I write to forget that I’m lonely. I write to escape a life where I constantly ask myself when I’m going to fall next. I write to leave responsibility behind – just for a while – and become someone who believes in happy ever afters. I write to distract myself from the things I want but can’t have.
I write because I have stories to tell, and if no one buys them or reads them, or falls in love with every character the way I do, I know I haven’t failed. I completed something; I worked on something tirelessly until it was the best thing my abilities could produce and I told a tale worth telling. I told a story worth reading. I created a world worth living in, from the first page to the last.
I write because I always have. When my grandfather died, I wrote. When I was bullied at school, I wrote. When I got my first boyfriend, I wrote…and I wrote again when that relationship came to a stagnant end.
When the popular kids in school made fun of me because I liked maths and science, and wanted to go to the library at lunchtime, I wrote. When the boy in my Monday afternoon biology class told me I’d never get married and I’d never be happy because nobody could ever love me, he became my first fictional murder victim.
Writing is how I deal with life. It’s how I make sense of the world around me.
I study psychology so I can understand others, and I write so I can understand myself.
But none of it really helps me understand how to be the best mother Alfie deserves.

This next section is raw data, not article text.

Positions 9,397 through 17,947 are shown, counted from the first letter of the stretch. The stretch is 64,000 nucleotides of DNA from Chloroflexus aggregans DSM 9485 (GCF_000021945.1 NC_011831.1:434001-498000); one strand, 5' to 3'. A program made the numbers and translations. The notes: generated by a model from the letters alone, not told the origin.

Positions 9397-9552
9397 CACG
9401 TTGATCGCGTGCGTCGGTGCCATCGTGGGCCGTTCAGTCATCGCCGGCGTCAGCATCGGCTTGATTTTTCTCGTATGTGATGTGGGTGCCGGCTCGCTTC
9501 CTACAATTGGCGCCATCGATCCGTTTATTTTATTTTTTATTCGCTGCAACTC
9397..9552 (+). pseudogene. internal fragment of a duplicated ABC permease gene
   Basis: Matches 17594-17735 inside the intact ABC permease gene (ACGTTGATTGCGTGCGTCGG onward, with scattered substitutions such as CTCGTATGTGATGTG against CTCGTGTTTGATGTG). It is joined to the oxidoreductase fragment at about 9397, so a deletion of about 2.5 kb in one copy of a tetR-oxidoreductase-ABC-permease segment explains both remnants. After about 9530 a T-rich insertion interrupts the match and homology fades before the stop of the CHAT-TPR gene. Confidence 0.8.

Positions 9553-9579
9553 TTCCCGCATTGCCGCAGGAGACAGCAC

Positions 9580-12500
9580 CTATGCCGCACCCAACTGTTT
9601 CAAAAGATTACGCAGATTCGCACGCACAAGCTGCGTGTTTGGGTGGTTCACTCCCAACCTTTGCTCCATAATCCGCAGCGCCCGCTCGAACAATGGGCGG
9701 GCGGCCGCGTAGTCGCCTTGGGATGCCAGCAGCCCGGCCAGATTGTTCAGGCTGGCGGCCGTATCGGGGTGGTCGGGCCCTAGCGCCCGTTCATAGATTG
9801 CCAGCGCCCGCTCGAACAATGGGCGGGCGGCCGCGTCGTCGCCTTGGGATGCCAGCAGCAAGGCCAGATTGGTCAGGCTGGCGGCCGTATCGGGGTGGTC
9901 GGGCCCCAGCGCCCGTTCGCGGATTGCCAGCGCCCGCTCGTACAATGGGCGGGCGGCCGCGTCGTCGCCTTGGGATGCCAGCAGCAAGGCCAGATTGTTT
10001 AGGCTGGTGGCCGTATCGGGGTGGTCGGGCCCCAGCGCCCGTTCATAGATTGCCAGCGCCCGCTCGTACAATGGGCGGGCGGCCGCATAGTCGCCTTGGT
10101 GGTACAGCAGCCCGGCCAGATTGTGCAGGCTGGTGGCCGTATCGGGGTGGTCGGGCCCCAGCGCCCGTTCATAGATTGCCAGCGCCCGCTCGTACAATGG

I write because I want to find a reason to believe in myself.
I write because I finally want to make myself proud, in a world where people are too busy to stop and look at their accomplishments, fortune and consumption aside.
I write because I want to prove to myself, to the little girl who has never felt good enough, that we are good enough.
I write because I want my son to believe in me…and I want him to believe in himself.
I write because I want Alfie to be proud of me…and I want him to be proud of every choice he makes.
I write because I want my son to believe I’m good enough…and I want him to know that he is always good enough.
I write because I refuse to give up. There are days when I don’t sell a single book…but there is never a day when I don’t write, or think about a story.
I write because I want Alfie to know that whatever he wants to do, he can do it. I want him to know that there will be times when the effort far outweighs the reward, but that quitting isn’t an option.
I don’t know if there’s really a message to take from any of this, or if it’s a stream of words soon to be forgotten.
I don’t really know if any of this makes sense or opens a window on me, Becki – the person, the woman, the mother – but I hope that it allows you to think about your life – the things you might regret or the things you’re proud of.
I was inspired to write something here today, when my son wrapped his arms around me and whispered, “I’m so glad you’re my mummy.”
I couldn’t be more proud to have him as my son.
What the future holds, who knows?
But I know I’ll keep writing, and I know Alfie will grow up to become an amazing man.